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Thursday, August 04, 2005

Virtual and real wars....

In an example of a brilliant analysis that was badly timed, back in 2000 Michael Ignatieff published an interesting analysis of the brief Kosovo conflict under the title "Virtual War". Had the events of 9/11 not completely altered the world scene, his assessment of future wars would probably be regarded as prescient.

I am intrigued by Ignatieff as an intellectual figure, especially since reading The Lesser Evil (which was the subject of an earlier blog post here) and even moreso since his name has emerged as a possible future Canadian PM under the Liberal Party banner. And it is a pity that his work on the dangers of "virtual war" is now relegated to the "bargain book bin", because the important lessons he put forward in that pre-9/11 world are in fact quite relevant to the current conduct of the "real war" going on in Iraq.

Ignatieff's major point, to summarize it much too simply, is that from the perspective of the US, the actions of the US and NATO in Serbia and Kosovo in 1999 amounted to a "good war" because it was essentially and effectively "virtual" for those who fought on our side. While the benefits of virtual warfare seem great -- few, if any, of our combatants are put at serious risk while considerable fear and losses are visited upon the enemy (notably the civilian population rather than the actual military forces of the enemy) -- there is a high moral cost to be paid as we lose connection with the real world consequences of war and the unavoidable suffering that war causes.

I bring this up because we seem to entering a period when the real nature of the Iraq war is increasingly intruding on the American consciousness. In recent days the death toll of US Marines killed has been exceptionally high, and the fact that the most recent casualties pushed the total of US military killed to over 1800 added to the sense that it might not be possible to keep our collective sense of "distance" from what we have wrought there.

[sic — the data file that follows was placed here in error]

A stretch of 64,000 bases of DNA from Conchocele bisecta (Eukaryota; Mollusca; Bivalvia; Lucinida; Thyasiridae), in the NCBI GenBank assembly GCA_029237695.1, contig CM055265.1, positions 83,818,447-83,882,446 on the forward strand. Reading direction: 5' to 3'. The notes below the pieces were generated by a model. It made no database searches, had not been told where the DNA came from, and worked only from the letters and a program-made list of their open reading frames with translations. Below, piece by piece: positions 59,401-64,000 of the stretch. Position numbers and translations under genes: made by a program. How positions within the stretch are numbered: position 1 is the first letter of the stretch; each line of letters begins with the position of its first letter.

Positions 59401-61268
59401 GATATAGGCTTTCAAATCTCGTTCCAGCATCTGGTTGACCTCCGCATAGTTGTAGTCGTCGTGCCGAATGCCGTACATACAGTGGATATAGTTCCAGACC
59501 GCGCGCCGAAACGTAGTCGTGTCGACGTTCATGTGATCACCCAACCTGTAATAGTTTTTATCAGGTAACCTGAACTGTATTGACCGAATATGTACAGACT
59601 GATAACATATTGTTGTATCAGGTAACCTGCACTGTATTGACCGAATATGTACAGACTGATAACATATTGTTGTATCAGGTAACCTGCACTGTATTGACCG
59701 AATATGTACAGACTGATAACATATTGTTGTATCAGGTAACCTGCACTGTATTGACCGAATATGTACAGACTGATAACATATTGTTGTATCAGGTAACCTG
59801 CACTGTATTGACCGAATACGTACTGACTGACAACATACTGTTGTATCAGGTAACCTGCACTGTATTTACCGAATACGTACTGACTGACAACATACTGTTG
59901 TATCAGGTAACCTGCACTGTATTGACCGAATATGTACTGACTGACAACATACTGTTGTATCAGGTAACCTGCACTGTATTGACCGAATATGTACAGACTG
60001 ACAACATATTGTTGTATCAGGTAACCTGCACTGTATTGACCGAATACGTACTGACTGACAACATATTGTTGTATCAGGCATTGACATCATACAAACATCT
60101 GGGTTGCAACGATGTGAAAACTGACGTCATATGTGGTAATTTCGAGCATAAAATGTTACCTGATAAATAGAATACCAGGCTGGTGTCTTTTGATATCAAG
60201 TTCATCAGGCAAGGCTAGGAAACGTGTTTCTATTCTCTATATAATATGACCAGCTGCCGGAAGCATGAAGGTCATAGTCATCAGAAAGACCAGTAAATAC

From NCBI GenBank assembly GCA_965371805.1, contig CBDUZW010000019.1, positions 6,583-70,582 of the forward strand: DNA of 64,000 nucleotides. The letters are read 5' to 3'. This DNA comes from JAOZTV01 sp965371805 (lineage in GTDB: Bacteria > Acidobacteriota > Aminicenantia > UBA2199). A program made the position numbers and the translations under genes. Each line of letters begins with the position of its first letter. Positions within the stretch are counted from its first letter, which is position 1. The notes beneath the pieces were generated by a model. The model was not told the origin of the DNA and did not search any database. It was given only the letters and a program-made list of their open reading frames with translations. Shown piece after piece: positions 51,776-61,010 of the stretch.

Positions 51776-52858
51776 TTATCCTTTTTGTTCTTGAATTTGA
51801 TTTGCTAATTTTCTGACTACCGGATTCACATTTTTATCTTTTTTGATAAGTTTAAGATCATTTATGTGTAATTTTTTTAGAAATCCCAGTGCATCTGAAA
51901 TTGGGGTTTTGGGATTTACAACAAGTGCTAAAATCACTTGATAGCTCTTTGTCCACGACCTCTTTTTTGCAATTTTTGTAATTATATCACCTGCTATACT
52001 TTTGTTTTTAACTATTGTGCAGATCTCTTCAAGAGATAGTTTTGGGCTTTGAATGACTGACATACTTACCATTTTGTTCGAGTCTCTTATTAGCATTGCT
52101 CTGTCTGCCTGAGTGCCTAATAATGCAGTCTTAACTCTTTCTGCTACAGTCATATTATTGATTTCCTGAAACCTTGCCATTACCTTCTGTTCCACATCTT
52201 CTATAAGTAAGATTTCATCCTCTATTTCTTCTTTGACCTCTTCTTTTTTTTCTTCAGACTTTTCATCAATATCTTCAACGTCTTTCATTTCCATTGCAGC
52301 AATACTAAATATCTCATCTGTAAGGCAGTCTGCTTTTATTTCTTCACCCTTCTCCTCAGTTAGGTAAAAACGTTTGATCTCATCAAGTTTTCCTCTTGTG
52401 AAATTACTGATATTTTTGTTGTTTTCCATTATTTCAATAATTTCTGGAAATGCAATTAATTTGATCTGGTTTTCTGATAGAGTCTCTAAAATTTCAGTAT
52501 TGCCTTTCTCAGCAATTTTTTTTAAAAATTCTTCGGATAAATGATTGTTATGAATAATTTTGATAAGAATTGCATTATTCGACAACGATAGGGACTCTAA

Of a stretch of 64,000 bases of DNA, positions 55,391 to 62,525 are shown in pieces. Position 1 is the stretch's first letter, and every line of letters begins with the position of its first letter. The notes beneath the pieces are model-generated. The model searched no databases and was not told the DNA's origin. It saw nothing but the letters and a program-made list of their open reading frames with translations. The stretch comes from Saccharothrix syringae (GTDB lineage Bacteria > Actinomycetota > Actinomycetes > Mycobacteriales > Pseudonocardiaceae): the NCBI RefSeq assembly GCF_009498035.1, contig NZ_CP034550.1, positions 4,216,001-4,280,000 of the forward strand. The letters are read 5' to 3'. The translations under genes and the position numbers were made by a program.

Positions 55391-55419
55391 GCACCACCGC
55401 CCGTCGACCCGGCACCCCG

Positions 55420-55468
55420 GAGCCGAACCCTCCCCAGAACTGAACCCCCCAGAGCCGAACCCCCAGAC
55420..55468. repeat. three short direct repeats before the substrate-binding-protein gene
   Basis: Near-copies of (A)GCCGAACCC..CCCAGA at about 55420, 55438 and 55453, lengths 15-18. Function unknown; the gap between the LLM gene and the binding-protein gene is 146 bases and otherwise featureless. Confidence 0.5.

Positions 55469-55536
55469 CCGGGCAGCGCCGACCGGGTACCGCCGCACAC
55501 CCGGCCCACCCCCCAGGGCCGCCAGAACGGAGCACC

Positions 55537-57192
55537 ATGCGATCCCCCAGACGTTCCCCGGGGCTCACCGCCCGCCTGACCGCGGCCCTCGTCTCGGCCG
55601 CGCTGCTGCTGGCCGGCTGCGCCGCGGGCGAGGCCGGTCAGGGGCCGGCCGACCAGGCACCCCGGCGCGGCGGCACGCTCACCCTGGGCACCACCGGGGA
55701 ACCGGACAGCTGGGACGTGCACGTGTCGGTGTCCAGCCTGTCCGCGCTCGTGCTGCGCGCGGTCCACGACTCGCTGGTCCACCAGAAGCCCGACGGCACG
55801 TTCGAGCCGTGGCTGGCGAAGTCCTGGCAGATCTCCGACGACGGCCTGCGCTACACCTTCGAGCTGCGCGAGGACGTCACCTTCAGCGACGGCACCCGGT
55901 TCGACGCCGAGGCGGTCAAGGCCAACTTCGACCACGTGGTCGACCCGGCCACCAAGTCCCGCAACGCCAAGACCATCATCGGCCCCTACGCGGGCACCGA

I suspect we are by nature a people prone to obliviousness, especially when the reality is too hard to fathom. But I think something else is at work as well, for what seems to constantly trump the reality of Iraq is the incessant replaying -- in various contexts at various times -- of the images of the events of 9/11. The reality of collapse of the Twin Towers seems to become more vivid with each showing -- and the anxiety of Americans that the potential for additional 9/11s provide the rationale for feigning indifference about the daily violence in Baghdad and its environs. But the body counts are growing, and news of 14 Marines killed one day, and eight the next, will surely provide the kind of "reality check" that Ignatieff argues is necessary for the health of a world in which virtual wars are possible.

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